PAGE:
One of the FCA’s main objectives is to improve competition.
Judging by the constant bombardment of trade news currently about pricing, it seems the regulator may have achieved this particular objective.
Not a moment goes by now where a provider hasn’t chopped its price, or there has been a debate about which fund manager’s share class is cleaner than another. We are now operating in a market that is ‘super clean’ and super competitive.
This is quite astonishing when I look back just a couple of years. The big promotional stories at the time were about who had enhanced their commission the furthest, or what new pricing wheeze had been developed. Gone are the days (hopefully) when that 10 per cent limited commission offer becomes the headline of the day. This has got to be a refreshing outcome surely?
The banning of commission has had an almost overnight success. Clearly there are some parts of the market still trying to hang on to old models, but overall there is an embracing of the new rules. The removal of the conflict of interest between adviser and provider has firmly placed the adviser on the same side of the table as their customer.
This means customer outcomes will always come first. This has been without doubt a difficult transition for some. However, this short-term challenge will have significant long-term benefits – it improves competition, it increases the focus on quality, and it should remove the potential for bias.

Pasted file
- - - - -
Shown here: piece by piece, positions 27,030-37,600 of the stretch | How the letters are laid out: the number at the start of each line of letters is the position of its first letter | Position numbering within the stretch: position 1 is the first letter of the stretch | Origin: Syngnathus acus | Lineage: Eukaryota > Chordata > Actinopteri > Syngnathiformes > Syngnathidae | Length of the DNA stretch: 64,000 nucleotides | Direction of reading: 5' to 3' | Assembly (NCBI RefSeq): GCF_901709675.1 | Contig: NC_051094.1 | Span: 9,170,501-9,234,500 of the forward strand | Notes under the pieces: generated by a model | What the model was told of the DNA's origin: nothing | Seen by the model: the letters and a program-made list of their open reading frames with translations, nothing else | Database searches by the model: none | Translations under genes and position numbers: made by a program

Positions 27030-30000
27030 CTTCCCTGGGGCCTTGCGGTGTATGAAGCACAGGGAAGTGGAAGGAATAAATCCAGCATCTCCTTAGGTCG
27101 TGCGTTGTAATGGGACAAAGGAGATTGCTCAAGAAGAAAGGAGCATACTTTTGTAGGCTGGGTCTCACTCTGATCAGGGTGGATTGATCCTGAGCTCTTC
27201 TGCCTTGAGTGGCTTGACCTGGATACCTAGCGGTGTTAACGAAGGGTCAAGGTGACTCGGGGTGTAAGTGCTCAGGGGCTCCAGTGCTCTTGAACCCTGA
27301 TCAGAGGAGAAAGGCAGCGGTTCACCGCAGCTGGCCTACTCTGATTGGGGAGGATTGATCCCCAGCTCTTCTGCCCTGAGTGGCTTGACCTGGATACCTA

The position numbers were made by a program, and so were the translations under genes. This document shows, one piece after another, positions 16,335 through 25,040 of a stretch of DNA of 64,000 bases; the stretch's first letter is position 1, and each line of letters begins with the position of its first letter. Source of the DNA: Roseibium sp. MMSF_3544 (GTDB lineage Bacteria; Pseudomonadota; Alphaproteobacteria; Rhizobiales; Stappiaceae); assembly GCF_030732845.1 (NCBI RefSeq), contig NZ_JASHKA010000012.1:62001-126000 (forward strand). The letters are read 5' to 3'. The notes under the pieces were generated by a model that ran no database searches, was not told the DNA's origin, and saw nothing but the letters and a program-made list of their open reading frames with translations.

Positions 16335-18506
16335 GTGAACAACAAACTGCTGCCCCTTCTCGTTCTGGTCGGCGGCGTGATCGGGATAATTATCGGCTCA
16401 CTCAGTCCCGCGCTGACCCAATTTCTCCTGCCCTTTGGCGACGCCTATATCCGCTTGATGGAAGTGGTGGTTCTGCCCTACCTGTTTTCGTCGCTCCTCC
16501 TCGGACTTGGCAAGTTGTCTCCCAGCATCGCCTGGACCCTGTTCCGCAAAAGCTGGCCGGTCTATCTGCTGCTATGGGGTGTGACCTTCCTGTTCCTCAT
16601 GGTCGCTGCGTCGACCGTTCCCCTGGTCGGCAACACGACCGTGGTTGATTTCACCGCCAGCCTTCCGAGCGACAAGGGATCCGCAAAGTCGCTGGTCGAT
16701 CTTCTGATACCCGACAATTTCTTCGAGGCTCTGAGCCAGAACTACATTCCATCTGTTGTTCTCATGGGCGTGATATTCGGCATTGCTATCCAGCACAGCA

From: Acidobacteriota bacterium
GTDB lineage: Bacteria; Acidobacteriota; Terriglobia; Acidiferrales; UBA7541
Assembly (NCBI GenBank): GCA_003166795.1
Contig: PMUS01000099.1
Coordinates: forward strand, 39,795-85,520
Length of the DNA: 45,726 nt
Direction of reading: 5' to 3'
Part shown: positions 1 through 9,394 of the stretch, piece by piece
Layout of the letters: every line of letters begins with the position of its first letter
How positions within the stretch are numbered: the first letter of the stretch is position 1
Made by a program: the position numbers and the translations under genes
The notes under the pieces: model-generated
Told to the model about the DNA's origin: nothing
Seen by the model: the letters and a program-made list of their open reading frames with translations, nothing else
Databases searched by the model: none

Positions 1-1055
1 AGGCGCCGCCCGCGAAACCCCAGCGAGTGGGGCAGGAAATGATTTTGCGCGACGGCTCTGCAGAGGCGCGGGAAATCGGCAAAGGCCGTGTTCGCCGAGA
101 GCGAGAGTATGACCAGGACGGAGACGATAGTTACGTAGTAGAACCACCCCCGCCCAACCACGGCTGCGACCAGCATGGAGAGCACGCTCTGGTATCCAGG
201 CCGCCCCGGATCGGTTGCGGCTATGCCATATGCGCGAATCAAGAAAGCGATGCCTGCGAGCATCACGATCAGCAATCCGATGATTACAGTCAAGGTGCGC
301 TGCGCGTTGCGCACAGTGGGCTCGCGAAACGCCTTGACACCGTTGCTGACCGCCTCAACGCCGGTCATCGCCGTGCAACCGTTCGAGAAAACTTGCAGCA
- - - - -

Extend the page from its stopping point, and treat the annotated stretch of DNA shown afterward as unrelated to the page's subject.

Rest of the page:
However, it can’t all be that good, can it?
Overall, the danger is that there is simply a focus on price over quality. There has been such a focus on price in the past 18 months, especially from the regulator, that the outcome seems to be the cheaper the price, the better.
The best consumer outcome is clearly where the client gets the best possible product at a good price. However, I have seen a trend where the process is edging towards a product that is adequate, or passes a ‘screen’, but is provided at the cheapest possible price.
It is clearly not the best product for the client and it risks creating a commercial bias in another form, and becoming a future mis-selling scandal.
Simply buying a product because it is the cheapest risks creating a poor outcome. There is a need for detailed analysis that shows what the impact of a lower price on a specific product would have against a better performing but slightly higher costing product.
As guided architecture models start to reinvent themselves, there needs to be clear disclosure about the research process that underpins them. Are these propositions delivering the best product in the market, or are they providing good quality products at the lowest price?
This is a key question advisers and investors should get answered before they engage with these propositions.